Reversal of central benzodiazepine effects by flumazenil after conscious sedation produced by intravenous diazepam

J. W. Bloom, D. A. Chernik, A. B. Davidson, R. A. Dionne, M. M. Ghoneim, J. Goff, R. T. Keller, C. T. Mora, C. Pablo, J. L. Siegel

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10 Scopus citations


Flumazenil is a competitive benzodiazepine antagonist that rapidly reverses the residual effects of benzodiazepines following intravenous conscious sedation. In a double-blind, multicenter study, postoperative patients who had been sedated with intravenous diazepam were randomly allocated to receive intravenous doses of flumazenil (0.4 mg to 1 mg) or placebo. Levels of sedation and psychomotor impairment were evaluated prestudy, at baseline, and at 6 intervals from 5 to 180 minutes posttreatment. A global evaluation of effectiveness was made at the 5-minute assessment, and memory was assessed at the 180-minute assessment. Flumazenil (mean dose: 0.73 mg [7.3 ml]) was significantly more effective than placebo (mean dose: 8.9 ml) in reversing sedation, psychomotor impairment, and amnesia within 5 minutes after the start of administration. At the 5 minute posttreatment assessment, 84% of 102 flumazenil-treated patients (compared with 42% of 52 placebo-treated patients) experienced complete reversal of sedation. Ninety-two percent of 93 flumazenil-treated patients (compared with 41% of 46 placebo-treated patients) had normal psychomotor function. Reversal of amnesia at the 5-minute assessment was achieved in 75% of 101 flumazenil-treated patients and in 20% of 51 placebo-treated patients. Statistically significant differences between flumazenil and placebo were also observed at the 15-minute assessment. Thereafter there were no significant differences between the two treatment groups. Most (70%) flumazenil-treated patients exhibited no recurrence of sedation during the 180 minute assessment period. The most frequent adverse reaction in the flumazenil group was dizziness (6%). There were no serious adverse experiences related to the test drug. Flumazenil provided prompt, controlled reversal of residual effects, especially sedation, in the majority (84%) of patients recovering from intravenous conscious sedation induced by diazepam. For most (70%) of these flumazenil-treated patients, the reversal was maintained throughout the 180-minute assessment.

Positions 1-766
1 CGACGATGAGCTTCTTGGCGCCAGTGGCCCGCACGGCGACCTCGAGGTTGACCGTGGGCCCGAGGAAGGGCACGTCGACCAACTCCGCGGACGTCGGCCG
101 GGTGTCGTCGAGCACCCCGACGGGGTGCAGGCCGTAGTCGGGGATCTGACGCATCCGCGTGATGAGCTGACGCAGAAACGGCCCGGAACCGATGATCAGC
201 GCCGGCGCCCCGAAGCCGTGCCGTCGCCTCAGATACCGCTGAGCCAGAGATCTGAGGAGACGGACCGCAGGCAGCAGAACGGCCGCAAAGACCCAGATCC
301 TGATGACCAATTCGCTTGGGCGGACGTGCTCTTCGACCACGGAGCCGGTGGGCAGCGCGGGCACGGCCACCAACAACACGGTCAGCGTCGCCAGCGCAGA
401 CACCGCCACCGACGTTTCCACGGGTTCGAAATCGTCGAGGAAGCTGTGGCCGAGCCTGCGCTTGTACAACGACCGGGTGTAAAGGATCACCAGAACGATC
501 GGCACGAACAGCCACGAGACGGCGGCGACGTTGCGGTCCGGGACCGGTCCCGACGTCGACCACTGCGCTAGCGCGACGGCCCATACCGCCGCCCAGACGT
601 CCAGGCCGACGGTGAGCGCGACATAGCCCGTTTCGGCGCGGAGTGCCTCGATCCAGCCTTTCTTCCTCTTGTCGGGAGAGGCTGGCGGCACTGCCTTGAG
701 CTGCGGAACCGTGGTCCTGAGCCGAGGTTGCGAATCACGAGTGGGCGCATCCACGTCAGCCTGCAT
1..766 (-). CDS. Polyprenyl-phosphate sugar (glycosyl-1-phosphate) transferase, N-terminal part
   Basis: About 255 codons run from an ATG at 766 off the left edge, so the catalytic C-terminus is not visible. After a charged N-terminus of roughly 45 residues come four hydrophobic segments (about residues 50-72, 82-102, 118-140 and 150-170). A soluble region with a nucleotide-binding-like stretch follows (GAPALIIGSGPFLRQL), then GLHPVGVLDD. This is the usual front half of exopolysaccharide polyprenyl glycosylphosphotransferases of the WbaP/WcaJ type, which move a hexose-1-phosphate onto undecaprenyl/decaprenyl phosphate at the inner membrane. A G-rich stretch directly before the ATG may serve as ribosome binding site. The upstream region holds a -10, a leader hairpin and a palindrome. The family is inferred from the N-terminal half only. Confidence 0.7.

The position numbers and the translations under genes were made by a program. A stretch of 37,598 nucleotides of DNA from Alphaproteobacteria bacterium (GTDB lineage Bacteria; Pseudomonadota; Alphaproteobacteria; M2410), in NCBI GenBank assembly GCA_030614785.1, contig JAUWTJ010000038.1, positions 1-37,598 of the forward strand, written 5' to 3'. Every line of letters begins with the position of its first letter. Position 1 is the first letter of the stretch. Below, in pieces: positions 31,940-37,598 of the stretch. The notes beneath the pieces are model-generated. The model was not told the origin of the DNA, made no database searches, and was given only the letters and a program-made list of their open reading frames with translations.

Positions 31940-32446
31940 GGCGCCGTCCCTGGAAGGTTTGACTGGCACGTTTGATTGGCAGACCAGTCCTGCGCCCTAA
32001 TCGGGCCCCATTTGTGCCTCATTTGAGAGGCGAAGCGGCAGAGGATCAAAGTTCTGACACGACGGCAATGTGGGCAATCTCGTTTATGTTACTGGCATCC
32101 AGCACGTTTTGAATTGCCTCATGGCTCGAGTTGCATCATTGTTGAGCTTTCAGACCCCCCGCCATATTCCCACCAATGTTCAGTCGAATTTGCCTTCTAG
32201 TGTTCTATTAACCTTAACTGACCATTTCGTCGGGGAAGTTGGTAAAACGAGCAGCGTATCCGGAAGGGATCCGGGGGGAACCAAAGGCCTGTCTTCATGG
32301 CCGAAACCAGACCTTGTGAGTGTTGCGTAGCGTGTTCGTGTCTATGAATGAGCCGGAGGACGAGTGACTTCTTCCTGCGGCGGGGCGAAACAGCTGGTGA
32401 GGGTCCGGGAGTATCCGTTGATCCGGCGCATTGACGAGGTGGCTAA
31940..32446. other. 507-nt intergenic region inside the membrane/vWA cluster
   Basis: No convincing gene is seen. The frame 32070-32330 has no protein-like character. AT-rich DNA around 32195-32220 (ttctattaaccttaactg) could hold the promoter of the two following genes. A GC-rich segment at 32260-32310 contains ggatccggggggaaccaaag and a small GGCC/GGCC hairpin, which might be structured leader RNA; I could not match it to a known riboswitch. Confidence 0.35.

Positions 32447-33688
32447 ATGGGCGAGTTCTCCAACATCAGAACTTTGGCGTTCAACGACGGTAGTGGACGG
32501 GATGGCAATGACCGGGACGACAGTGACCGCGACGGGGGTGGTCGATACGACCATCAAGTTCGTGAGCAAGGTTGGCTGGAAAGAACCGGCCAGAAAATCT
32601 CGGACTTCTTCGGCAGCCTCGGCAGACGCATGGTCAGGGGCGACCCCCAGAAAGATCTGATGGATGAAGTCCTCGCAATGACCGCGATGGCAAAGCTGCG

Original languageEnglish (US)
Pages (from-to)895-909
Number of pages15
JournalClinical Therapeutics
Issue number6
StatePublished - 1992

ASJC Scopus subject areas

  • Pharmacology
  • Pharmacology (medical)


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